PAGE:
Opposition party leader: No enemies on our side

PO leader Grzegorz Schetyna (2R), Nowoczesna's Katarzyna Lubnauer (2L) and Barbara Nowacka (L). Photo: PAP/Grzegorz Michałowski

The leader of the Civic Platform, the dominant party in the Civic Coalition, has appealed to the Democratic Left Alliance (SLD) , the Polish People’s Party and other opposition parties to unite against the ruling Law and Justice (PiS).

Click here to read an analysis from Poland in English.

Mr Schetyna made his pitch for unity in an interview for Poland’s influential daily “Rzeczpospolita”, published on September 14. Referring to the fact that both the SLD and the Polish People’s Party (PSL) were going into the local government elections fielding their own slates of candidates he was understanding but hoped that the situation would change in the future.

“Both the PSL and the SLD are fighting on their own terms. I tried to persuade them to stand together with us. They chose to go it alone to assess their strength in these local elections. They will draw their conclusions after these elections. These are not the last but the first elections. I have managed to persuade Katarzyna Lubnauer [leader of Modern Party - ed.] and Barbara Nowacka [leader of the left-of-centre Polish Initiative – ed.] to join forces with us [in the Civic Coalition-ed.] maybe in future I will be able to convince others. These elections will verify their strategies. I am not closing the door on them. I believe that the Civic Coalition will be enlarged before the European elections.”

Asked about Robert Biedroń, Poland’s first openly gay mayor’s plans to launch a new party, Mr Schetyna was critical.

“Mr Biedroń has a problem with defining himself politically. He attacks democratic forces before the local elections in which he is not standing. You cannot attack your future coalition partners…Attacking anyone on the opposition is in effect to support the government. There should be no enemies on the opposition side. We may not always agree but we must not try to destroy each other.”

Mr Schetyna added that the opposition needed to “first defend the separation of powers, the constitution and basic freedoms….Mr Biedroń has to decide whether he wants to defend local government against Law and Justice or to give up these islands of freedom to Mr Kaczyński” (ruling party leader-ed.).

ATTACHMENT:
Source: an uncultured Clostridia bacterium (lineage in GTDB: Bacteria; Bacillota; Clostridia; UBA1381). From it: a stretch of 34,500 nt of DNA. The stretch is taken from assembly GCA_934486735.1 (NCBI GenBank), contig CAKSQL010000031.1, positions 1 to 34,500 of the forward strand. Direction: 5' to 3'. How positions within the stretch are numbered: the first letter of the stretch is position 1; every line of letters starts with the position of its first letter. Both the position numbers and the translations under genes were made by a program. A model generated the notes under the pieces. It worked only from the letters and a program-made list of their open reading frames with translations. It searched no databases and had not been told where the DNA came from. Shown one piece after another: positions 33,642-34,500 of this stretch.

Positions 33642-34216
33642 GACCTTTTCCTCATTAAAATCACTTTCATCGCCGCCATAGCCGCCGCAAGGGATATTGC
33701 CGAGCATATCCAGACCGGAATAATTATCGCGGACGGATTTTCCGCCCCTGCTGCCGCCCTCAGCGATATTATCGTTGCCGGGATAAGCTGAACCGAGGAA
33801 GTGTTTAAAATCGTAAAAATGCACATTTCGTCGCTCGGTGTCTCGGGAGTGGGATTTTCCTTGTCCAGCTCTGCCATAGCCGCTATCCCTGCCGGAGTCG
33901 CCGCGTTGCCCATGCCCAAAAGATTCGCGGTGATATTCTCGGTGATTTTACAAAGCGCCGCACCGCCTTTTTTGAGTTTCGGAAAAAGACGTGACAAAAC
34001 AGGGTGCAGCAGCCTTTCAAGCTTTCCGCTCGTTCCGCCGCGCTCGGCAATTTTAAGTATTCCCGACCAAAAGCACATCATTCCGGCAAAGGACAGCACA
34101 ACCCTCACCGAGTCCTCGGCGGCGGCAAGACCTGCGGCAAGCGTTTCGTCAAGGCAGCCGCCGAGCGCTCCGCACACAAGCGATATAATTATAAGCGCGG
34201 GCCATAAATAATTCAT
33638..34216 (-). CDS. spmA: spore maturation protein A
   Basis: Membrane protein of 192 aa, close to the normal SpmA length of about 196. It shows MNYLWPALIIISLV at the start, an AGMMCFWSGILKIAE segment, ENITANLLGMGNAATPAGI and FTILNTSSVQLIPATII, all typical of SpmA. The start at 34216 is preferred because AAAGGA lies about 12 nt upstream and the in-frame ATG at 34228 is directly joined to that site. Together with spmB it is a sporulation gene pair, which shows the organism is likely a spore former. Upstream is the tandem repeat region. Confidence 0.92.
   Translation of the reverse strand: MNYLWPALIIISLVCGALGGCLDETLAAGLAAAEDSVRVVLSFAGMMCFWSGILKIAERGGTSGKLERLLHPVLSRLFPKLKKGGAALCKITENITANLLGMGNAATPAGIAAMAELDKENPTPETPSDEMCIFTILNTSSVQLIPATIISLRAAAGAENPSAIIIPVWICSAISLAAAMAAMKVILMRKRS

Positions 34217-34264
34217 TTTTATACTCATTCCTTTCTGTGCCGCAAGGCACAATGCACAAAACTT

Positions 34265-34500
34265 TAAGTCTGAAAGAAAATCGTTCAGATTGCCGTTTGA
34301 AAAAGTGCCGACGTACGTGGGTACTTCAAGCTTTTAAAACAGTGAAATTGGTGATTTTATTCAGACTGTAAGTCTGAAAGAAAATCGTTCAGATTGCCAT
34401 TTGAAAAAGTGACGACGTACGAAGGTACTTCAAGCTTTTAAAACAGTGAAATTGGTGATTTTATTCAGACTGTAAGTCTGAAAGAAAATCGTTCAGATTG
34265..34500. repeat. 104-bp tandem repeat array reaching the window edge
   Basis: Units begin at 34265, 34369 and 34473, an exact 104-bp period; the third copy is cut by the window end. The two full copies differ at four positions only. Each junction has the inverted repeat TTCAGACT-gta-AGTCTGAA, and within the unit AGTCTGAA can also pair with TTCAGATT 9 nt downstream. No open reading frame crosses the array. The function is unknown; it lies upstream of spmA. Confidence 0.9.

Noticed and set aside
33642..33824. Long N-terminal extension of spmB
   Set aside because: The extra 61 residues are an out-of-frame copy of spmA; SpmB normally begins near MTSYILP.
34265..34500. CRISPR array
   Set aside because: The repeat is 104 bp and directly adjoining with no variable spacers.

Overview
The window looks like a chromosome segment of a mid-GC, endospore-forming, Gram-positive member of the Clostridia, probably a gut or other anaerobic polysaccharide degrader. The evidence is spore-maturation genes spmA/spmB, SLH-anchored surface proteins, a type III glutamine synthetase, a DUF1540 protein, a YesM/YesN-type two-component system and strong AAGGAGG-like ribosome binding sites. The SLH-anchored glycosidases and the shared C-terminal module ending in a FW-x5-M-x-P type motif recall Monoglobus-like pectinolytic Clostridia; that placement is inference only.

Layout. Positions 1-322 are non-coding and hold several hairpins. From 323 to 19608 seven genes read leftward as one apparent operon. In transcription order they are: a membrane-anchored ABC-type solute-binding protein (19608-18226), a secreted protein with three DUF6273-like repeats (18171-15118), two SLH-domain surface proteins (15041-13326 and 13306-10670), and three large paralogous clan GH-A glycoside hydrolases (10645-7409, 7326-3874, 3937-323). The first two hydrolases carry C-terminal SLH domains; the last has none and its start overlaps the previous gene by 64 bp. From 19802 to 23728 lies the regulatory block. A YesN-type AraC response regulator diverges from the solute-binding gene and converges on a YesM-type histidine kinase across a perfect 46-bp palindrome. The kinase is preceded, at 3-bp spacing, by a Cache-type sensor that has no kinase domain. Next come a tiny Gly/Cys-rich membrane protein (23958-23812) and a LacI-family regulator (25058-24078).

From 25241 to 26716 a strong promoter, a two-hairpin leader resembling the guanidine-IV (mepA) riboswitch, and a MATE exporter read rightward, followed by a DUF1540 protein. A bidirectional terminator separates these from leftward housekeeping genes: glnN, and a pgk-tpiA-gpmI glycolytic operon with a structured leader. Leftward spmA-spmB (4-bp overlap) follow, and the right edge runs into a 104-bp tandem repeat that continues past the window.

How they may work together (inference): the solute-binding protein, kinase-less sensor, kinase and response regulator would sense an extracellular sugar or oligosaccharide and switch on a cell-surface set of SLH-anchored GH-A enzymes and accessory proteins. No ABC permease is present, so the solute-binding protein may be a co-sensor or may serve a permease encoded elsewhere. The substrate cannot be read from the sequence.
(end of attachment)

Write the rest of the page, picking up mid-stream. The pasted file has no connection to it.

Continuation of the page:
Asked about the Civic Coalition’s policies Mr Schetyna said that the opposition would not enter into an “bidding war” with the government and would not promise to increase social spending. He confirmed, however, that the Civic Coalition had no plans to scrap the popular universal child benefit programme, 500+.

source: Source: Rzeczpospolita

Comment:

The leader of the largest opposition party has managed to persuade the Modern Party and the small left-of-centre party headed by Barbara Nowacka to join him in an electoral coalition. Now he is beginning to make his pitch to try and get the Polish People’s Party (PSL) and the Democratic Left Alliance (SLD) on board.

This will be much harder.

Both the PSL and the SLD are well established parties that are likely to obtain representation at local government level. The better they do the more likely they are to maintain their separate identities and stand their own slates in the coming European Parliamentary and the Polish Parliamentary elections. Should they fail to do well in the European elections, then the Civic Coalition may be facing a situation in which it cannot form coalitions to rule in the provincial councils and any electoral coalition with SLD and PSL would then be daubed “the coalition of the losers”.

Mr Schetyna knows that he has to keep his electoral platform very general and focused on issues on which potential coalition partners agree – EU integration, the rule of law etc.

On economic policy he cannot strike out for a bold liberal agenda as that would mean the SLD and PSL would not support it. On axiomatic issues and church relations he cannot be too liberal without upsetting the PSL.

The joker in the pack could turn out to be Mr Biedroń. Polling research suggests that he would take votes primarily from the Civic Coalition. The chances of him joining Mr Schetyna’s electoral coalition are even slimmer than would be the case with PSL or the SLD, as that would prevent his new force from establishing its own identity. Any chance of striking a deal would only come if Mr Biedroń’s political venture fails to obtain representation in the European Parliamentary elections in May 2019.

But for now Mr Schetyna’s big headache is doing well in the local government elections. Recent opinion polls show him lagging well behind. They also show the mayoral races in Kraków and Warsaw tightening. The last thing Grzegorz Schetyna needs is to start off the Civic Coalition’s electoral history with a big local elections defeat.


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